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A Brief Review of Arguing with Zombies: Economics, Politics and the Fight for a Better Future

Arguing with zombies would seem like a waste of time. They don’t listen; indeed, they don’t cogitate. It may seem right, since what you’ve heard come out of their mouths is pure nonsense. But all they want to do is rip into you while you talk. This is a quandary facing many of us in the Age of Social Media. Brain-dead arguments are all the rage. Why even bother?

Well, almost certainly if your only goal, and only  possible effect, is to persuade the conveyor of a brain-dead argument that the argument is meritless, then you are wasting your time. Zombies don’t listen and they don’t have minds to change. Paul Krugman’s book nevertheless does suggest some value to arguing with them. He lays out his arguments so clearly and succinctly that it is a pleasure to read them, assuming you’re not a zombie. For those already familiar with the arguments that counter —  destroy, really — the supply-side fanaticism of Ronald Reagan and fellow Reaganauts, which is one of Krugman’s main targets, they serve to remind us of the main points. For the unfamiliar, they provide a great introduction to those issues. The value of arguing with zombies lies largely in providing guidance to newcomers to the arguments, to onlookers, and perhaps inoculating them against brain diseases, but also in supplying handy supports for the familiar in their daily travails. 

There is also potential to aid the author her or himself: collating and synthesizing the main arguments opposing the apparently ceaselessly rising tide of zombie arguments can serve the same purposes as teaching undergraduate classes. It aids the author in achieving clarity, focusing on key issues, as well as testing ideas and genuine arguments. As Krugman notes in this volume, achieving simplicity is itself hard work, and far more valuable than most people, lay or expert, appreciate.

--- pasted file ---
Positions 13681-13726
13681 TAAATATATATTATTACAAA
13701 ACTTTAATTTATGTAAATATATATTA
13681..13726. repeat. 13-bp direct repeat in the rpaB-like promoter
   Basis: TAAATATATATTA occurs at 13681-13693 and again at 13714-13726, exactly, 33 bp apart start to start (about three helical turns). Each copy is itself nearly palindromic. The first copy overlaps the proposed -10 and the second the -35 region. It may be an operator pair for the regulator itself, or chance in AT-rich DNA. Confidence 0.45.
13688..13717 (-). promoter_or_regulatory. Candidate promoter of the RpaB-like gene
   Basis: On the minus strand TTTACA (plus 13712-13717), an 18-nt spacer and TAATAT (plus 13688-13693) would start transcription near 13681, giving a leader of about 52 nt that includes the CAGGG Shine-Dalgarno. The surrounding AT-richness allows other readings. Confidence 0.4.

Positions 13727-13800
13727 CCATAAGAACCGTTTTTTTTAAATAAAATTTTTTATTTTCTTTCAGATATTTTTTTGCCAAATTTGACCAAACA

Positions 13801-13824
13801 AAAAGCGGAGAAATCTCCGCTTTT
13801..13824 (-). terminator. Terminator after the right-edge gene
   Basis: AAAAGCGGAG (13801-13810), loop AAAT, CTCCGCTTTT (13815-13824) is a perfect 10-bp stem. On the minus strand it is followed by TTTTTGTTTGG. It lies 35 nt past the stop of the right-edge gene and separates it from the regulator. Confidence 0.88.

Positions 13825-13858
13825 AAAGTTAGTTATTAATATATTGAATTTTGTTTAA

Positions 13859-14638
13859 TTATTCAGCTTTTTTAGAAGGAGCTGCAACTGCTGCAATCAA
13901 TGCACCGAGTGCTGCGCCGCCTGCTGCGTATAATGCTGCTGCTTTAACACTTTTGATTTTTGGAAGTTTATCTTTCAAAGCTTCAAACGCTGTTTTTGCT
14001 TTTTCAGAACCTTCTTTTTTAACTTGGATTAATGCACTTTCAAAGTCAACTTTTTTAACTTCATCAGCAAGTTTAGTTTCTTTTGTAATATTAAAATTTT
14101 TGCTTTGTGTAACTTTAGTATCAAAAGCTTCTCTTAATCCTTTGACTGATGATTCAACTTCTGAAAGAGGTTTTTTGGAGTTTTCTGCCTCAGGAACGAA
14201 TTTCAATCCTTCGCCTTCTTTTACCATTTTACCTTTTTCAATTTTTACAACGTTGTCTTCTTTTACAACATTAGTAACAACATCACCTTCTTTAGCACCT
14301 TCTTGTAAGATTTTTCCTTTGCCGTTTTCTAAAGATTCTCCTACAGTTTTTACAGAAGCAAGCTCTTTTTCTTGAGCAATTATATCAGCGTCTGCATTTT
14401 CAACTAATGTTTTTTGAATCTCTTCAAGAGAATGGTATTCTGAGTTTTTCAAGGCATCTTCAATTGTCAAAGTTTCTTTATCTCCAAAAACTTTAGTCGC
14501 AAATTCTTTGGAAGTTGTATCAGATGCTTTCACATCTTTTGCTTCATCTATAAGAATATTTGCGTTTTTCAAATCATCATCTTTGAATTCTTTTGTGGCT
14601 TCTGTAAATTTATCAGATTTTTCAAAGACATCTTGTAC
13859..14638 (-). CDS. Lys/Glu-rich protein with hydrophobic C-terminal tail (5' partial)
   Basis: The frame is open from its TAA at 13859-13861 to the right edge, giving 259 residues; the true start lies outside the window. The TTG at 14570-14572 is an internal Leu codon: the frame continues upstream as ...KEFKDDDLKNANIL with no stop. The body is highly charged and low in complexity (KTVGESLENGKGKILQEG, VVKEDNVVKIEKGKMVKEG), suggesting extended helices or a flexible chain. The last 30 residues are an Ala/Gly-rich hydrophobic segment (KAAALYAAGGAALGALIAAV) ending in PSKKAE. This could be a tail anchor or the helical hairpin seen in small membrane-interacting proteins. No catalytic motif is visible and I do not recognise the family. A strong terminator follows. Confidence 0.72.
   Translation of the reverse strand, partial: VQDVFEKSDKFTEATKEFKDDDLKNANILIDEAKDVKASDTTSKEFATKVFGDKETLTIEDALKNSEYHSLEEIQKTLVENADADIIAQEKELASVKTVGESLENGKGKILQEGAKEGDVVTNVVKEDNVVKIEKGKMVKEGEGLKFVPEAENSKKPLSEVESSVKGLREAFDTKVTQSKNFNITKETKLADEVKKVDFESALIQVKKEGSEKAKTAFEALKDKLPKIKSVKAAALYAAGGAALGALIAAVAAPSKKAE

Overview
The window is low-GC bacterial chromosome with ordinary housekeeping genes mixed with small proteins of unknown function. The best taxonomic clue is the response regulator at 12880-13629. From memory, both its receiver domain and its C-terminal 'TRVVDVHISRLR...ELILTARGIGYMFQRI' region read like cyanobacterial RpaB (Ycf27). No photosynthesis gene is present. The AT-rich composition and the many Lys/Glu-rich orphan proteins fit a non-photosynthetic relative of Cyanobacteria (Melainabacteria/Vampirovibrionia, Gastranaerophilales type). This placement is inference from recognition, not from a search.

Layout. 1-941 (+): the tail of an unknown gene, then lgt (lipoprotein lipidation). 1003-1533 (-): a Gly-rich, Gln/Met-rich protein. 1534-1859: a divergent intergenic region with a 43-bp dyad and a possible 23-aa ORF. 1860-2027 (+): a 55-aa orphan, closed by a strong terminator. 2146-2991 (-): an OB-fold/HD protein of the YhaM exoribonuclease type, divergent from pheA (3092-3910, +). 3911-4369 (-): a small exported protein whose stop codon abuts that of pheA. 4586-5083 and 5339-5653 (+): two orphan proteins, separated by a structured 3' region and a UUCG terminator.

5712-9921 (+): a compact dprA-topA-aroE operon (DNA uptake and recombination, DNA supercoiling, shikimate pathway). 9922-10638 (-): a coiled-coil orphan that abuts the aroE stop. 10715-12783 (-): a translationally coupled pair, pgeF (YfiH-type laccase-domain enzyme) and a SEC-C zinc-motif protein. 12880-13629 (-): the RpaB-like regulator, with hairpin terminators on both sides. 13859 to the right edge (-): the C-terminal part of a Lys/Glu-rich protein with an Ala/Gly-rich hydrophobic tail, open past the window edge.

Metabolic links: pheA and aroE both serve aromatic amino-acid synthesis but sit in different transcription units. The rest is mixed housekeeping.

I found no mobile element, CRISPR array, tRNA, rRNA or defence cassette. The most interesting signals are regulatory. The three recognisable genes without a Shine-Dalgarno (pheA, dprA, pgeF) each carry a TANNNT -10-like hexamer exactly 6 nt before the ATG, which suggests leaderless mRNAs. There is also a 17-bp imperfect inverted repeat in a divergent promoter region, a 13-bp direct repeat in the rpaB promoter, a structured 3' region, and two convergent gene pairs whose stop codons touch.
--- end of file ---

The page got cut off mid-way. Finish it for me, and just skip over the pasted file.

These kinds of efforts are more important than ever before. In an age of Trump and Murdoch, Zukerberg and Thiel, a good deal of the money, and so time and effort, of those capable of influencing political decision making is flowing towards zombie ideas, given them an afterlife and energy well beyond any rational justification.

There are many particular arguments that Krugman takes on, providing, if you like, model arguments for the rest of us to wield at picnics, cocktail parties or other gatherings. The rest of us using these models and spreading the word is of the essence, so long as democracy remains a viable political option. Among the many:

  • That economic austerity is not the panacea for economic woes Thatcherites claimed it is.
  • That government budgets are not just like household budgets, requiring us to maintain a balance. In particular, that the debt phobia encouraged by the right in opposition, but almost always forgotten about when they gain power (e.g., Reagan’s defence spending and tax cuts, Trump’s enormous tax cut), is grounded in nothing but a misunderstanding of government debt and economics.